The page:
Her first cabaret performance was singing in an advertisement show for Figaro, in Germany, in Weimar. “They asked if I would sing some Don Giovanni, and I said no – but I am interested in singing some Kurt Weil’s Weimar songs. And they were like, cool, in Weimar… and so I was terrified of that performance because everyone showed up, all thirty singers in the show, in gowns and gorgeousness, and I show up in studs and spikes. And I’m thinking, oh my God, what’s going to happen? My set was five songs, I set it up so that the pianos played through the whole thing, so I couldn’t hear the deafening sound of silence. I hope and prayed, and got to the end. And the response that I got from them was – overwhelming. And they don’t applaud for me like that when I sang opera. I didn’t start to think about changing to Cabaret because of that, but it was affirming that you’re on the right path. And when I sing this repertoire, I feel like it’s my story.”

For Lindsay, it’s her first fringe experience, but an obvious choice for her show. “I believe that the fringe is experimental theatre, new theatre, theatre that you won’t see anywhere else. I was attacted to the fringe because I thought that my show would fit into that, that it would also be a great place to do my show several times in a row, because of course the arc of a show changes the more times you do it.” For this show, her next stop will be the Fringe of Toronto, but after that, she’ll be heading to Connecticut for the International Cabaret Conference at Yale University. “I was invited to go by Erv Raible, who’s like Mister Cabaret – as big as it gets in Cabaret, he heard me sing in Seattle, he seems to think there’s a place for me. So when I go, I’ll be working with some amazing broadway performers, legends, really, and they’ll help me along. The purpose of it is to move us forward.”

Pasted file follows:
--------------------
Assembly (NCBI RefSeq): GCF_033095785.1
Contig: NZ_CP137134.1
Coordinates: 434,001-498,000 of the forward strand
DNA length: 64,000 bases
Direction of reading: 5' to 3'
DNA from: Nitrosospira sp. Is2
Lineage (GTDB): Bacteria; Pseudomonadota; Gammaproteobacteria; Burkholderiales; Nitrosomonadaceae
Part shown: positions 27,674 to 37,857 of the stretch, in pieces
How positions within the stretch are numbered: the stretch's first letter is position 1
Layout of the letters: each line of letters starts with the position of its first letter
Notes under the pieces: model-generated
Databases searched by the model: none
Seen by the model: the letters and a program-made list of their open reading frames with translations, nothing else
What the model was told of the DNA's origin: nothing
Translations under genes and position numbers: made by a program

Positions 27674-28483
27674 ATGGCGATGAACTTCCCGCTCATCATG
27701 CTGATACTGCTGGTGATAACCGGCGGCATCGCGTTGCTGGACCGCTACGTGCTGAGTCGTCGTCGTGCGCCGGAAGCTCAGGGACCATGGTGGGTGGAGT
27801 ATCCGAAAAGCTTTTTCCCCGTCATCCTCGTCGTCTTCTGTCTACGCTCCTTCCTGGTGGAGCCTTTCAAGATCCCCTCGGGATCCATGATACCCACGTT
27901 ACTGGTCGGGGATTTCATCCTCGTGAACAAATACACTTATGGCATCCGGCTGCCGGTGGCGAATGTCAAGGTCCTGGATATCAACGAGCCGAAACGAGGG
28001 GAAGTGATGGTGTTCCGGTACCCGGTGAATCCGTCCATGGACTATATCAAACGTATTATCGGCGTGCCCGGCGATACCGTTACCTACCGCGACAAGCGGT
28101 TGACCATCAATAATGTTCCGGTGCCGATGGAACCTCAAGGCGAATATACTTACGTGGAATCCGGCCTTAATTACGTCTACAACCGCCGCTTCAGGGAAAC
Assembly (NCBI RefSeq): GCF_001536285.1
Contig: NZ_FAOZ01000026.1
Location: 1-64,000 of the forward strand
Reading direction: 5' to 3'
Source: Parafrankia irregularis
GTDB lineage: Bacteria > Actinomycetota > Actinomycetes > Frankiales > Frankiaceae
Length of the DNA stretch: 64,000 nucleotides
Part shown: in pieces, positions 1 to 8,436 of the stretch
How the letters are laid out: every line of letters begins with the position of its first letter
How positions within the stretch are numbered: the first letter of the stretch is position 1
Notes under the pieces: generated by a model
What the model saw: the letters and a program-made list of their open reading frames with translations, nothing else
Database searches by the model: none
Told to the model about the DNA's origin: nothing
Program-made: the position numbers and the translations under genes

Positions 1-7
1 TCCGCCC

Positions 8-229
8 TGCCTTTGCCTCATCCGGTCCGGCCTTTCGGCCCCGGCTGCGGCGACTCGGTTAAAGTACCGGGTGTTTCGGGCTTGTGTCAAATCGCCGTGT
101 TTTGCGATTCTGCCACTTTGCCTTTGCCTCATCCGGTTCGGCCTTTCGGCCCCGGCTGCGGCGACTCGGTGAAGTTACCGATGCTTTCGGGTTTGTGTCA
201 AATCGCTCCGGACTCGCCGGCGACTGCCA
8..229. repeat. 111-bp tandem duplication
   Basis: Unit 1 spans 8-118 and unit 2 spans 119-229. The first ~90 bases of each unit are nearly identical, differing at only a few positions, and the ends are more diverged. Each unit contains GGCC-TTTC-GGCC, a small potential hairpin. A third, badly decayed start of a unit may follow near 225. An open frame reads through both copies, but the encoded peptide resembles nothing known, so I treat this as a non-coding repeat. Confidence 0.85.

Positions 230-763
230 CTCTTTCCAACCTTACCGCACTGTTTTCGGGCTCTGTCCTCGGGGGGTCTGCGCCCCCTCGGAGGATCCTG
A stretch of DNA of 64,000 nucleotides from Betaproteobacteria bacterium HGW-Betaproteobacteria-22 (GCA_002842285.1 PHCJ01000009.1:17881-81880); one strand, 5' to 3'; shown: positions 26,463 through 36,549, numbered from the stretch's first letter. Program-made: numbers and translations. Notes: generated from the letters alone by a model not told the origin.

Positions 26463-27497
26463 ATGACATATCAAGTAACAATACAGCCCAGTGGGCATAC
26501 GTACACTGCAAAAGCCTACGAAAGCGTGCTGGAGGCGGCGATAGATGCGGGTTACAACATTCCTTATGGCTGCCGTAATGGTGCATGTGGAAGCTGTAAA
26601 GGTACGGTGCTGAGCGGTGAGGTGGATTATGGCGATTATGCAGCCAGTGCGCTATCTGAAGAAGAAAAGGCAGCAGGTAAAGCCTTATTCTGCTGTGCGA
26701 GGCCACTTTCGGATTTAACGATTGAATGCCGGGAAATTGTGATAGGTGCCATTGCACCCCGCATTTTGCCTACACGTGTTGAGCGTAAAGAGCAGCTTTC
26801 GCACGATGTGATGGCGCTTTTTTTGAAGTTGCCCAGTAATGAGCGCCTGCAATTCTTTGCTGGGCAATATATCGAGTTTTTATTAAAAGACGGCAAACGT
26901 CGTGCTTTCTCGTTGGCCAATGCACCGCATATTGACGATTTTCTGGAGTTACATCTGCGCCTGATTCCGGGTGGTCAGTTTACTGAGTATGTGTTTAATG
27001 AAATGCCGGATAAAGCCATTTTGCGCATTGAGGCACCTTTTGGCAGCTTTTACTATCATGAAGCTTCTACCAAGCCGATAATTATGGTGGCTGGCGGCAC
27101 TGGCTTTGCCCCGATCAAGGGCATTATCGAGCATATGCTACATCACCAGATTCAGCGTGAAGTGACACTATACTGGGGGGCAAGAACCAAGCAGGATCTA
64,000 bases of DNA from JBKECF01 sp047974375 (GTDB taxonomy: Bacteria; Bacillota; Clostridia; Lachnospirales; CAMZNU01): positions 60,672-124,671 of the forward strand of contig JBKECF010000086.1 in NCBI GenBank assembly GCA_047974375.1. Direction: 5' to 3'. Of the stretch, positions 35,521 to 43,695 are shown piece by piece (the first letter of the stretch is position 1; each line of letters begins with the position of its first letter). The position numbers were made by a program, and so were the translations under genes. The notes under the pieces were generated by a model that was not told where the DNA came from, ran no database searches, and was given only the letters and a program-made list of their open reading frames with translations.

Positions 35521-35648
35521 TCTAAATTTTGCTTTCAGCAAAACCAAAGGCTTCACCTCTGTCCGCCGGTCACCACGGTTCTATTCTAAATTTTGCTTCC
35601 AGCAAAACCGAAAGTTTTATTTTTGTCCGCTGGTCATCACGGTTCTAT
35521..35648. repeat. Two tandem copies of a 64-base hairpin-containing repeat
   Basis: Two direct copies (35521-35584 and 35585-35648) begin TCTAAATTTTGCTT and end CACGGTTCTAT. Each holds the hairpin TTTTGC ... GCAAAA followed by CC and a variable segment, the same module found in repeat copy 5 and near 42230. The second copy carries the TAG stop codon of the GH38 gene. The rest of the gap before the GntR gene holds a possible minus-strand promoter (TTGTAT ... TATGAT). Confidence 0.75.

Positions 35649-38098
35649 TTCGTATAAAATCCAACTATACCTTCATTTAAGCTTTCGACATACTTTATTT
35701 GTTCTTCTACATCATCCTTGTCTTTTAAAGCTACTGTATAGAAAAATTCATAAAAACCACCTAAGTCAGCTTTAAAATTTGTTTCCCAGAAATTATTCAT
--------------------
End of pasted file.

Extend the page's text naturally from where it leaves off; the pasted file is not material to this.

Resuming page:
Lindsay Sutherland Boal and Elisabeth Scholtz

In addition to creating the artistic vision of the show, Lindsay has, like many other fringe shows, taken on the all the other production roles as well. Fortunately, her enthusiasm is infectious, and she’s had no shortage of support for her vision. “When I was putting the show together, I did everything. I really had no concept of how it was going to go over. I had no one to bump ideas off of. I sought guidance from people. Jean Stilwell is a very famous Canadian mezzo, so I went to go work with her: she opened my universe to visceral interpretation, which she’s known for. She put me in a position to interpret these songs as honestly as I can. Tracy Dahl, my voice teacher, was incredibly supportive.” From there, others have come to her assistance – her pianist Elisaebeth Scholtz, lighting design from Lynn Cox, a sponsor to help her hire a piano, a local billet, media promotion, even someone who is driving her costume – lost in transit from her trip over from Vancouver – from Toronto to Ottawa.

“It seems as though all the planets are aligning. When I was doing the operatic thing, I would hope and pray that a sign would come that I was on the right track, and I got a sign once a year. Ever since all this cabaret stuff came around, I get a sign every five minutes. I know that I’m doing the right thing. Build it and they’ll come.”

Purely Cabaret can be seen at the Academic Hall.